Also known as: Fasting lipid profile (total cholesterol, HDL cholesterol, triglycerides, and LDL cholesterol).
What is it? A blood test that measures the total cholesterol, HDL and LDL cholesterol levels, and triglyceride levels in the bloodstream.
Why is this test performed? To assess the risk for the development of coronary artery disease, the leading cause of death among people with diabetes in the U.S. It is also used to diagnose dyslipidemia, a condition characterized by the high triglyceride and cholesterol levels that can be caused by diabetes, particularly poorly controlled diabetes.
How frequently should this test be performed? The ADA recommends that a fasting lipid panel be performed at diabetes diagnosis, at an initial medical evaluation and/or at age 40 years, and periodically thereafter. If you are working with your physician to control lipid levels through medication or diet, testing may be done more frequently. However, the American Association of Clinical Endocrinologists/American College of Endocrinology (AACE/ACE) recommend that a fasting lipid profile be obtained during an initial assessment, each follow-up assessment, and annually as part of the cardiac-cerebrovascular-peripheral vascular module.
What is the "normal" range for results? Cholesterol levels vary by medical history, gender, age, ethnicity, and geographic region, but the National Cholesterol Education Program recommends an average target total cholesterol of under 200 mg/dl and triglyceride values of approximately 150 mg/dl or less.
NCEP guidelines also call for HDL (or good) cholesterol of at least 40-60 mg/dl and LDL (or bad) cholesterol of 129 or less. High-risk patients, which includes those with diabetes, should keep LDL at less than 100 mg/dl. The ADA recommends that people with diabetes keep triglycerides under 200 mg/dl, HDL cholesterol over 40 mg/dl in men and 50 mg/dl in women, and LDL cholesterol under 100 mg/dl.
In 2004, the NCEP issued new guidelines for patients considered at "very high risk." Patients are considered at very high risk if they already have cardiovascular disease plus diabetes, are smokers, have poorly controlled high blood pressure, have a history of heart attack, or have the metabolic syndrome. These patients may be treated to achieve a target LDL level of 70 mg/dl or less.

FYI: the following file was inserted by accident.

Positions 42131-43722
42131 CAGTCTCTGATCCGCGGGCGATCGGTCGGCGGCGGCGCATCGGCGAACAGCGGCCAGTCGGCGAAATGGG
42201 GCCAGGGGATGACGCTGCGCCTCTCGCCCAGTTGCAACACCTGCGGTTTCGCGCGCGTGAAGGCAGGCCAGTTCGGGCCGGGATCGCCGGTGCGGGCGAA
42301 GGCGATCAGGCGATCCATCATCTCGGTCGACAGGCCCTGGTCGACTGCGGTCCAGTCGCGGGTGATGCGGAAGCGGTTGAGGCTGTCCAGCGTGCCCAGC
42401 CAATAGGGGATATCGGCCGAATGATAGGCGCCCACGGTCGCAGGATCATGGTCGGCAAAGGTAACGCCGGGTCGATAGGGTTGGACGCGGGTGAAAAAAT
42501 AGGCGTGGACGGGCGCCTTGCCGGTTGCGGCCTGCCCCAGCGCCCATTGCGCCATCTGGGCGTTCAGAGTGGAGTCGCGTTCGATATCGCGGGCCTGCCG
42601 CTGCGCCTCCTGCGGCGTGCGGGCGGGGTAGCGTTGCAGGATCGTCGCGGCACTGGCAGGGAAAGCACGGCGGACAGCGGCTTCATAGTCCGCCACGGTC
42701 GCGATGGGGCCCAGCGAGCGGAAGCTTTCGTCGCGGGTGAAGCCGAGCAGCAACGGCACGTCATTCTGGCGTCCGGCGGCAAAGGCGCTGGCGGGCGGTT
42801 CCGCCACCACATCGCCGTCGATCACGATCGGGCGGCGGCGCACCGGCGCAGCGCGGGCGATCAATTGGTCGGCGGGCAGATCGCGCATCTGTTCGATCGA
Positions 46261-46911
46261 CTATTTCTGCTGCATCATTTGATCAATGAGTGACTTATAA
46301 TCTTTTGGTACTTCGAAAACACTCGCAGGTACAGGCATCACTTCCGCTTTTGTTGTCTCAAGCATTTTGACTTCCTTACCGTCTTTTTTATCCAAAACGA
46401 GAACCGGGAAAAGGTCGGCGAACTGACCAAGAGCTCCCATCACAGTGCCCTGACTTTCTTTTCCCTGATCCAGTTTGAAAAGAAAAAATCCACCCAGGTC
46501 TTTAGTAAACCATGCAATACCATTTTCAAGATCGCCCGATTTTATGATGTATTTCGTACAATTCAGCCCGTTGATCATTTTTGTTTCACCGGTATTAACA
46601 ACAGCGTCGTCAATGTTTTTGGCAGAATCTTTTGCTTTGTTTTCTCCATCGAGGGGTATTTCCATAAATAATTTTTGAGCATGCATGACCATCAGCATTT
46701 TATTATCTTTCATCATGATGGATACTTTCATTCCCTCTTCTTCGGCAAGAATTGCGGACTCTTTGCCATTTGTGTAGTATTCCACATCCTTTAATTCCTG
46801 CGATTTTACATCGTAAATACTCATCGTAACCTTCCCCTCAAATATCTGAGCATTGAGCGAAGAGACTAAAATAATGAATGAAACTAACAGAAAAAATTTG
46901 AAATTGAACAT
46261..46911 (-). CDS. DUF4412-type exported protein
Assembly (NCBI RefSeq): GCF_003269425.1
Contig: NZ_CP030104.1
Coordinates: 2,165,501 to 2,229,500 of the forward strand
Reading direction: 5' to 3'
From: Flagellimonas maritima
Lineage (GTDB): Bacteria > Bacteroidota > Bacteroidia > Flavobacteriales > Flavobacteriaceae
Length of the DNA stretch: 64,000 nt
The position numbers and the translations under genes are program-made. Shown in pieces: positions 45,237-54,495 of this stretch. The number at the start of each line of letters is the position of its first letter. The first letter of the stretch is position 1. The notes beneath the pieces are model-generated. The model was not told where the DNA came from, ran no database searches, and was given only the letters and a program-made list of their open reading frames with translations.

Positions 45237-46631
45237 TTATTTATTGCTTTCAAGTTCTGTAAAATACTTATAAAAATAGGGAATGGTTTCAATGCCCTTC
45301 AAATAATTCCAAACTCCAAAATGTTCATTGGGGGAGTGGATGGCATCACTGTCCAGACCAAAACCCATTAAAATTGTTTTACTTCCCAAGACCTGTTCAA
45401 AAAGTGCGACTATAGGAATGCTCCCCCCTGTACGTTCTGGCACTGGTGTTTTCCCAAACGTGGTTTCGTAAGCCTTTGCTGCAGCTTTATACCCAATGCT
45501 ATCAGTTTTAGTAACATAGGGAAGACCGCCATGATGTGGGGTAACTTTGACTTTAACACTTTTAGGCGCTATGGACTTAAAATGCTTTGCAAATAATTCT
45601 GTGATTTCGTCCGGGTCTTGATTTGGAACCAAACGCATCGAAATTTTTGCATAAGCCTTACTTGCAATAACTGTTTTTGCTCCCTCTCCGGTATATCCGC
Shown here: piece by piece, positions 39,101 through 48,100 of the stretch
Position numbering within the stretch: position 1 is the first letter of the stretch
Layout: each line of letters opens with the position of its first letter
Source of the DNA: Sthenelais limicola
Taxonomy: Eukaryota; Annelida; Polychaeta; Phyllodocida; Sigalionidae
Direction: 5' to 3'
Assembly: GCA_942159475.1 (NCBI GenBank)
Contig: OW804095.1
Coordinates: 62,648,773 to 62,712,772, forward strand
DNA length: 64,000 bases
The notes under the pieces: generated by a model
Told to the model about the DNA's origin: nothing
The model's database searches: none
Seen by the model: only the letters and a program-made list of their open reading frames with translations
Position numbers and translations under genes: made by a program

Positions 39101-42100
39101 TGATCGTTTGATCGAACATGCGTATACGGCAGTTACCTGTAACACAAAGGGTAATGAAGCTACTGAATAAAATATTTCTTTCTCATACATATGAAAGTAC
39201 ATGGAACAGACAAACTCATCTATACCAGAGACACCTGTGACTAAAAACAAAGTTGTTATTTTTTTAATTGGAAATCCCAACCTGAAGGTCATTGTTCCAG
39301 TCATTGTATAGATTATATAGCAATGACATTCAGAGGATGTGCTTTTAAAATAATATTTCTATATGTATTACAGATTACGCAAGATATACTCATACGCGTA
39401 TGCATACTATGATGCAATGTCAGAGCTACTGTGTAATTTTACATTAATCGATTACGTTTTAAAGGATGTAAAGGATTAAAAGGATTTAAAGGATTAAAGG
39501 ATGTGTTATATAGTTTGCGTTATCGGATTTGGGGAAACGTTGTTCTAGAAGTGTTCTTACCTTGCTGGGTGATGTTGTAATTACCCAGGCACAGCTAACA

What do abnormal results mean? Moderately elevated triglyceride levels can indicate diabetes, but can also be caused by a host of other problems, including kidney and liver disease and alcoholism. High serum cholesterol levels can be triggered by poor dietary habits, pancreatitis, hypothyroidism, lipid disorders, and certain kidney and liver diseases. High LDL levels reflect an increased risk of coronary artery disease. Low HDL levels are indicative of cardiovascular risk. HDL is "good" cholesterol and high levels are desired. Elevated HDL levels may point to early liver disease, but can sometimes be found in healthy individuals.
Reviewed by Francine Kaufman, MD. 4/08
French Fish Pie Mojo Pork Roast Pistachio Pineapple Pie Garden Patch Pizza Pepper-Crusted Tenderloin with Horseradish Sauce Blade Steaks Marinated with Jalapeno Chiles and Cilantro Plum Crostata Herb Garlic Chicken Airy Almond Cookies Pork Medallions with Orange-Rosemary Sauce
As I mentioned in an earlier post, one of the benefits that made it cost-effective for me to go with the real healthcare (HSA) plan rather than the phony (HRA) plan is that my company is now covering "preventative" medicines at $0 copay. The formulary for these, as stated by CVS/Caremark (my pharmacy benefits provider), covers all test strips, lancets, and control solutions. I dutifully get my doctor to write up prescriptions for all of my testing needs, submit...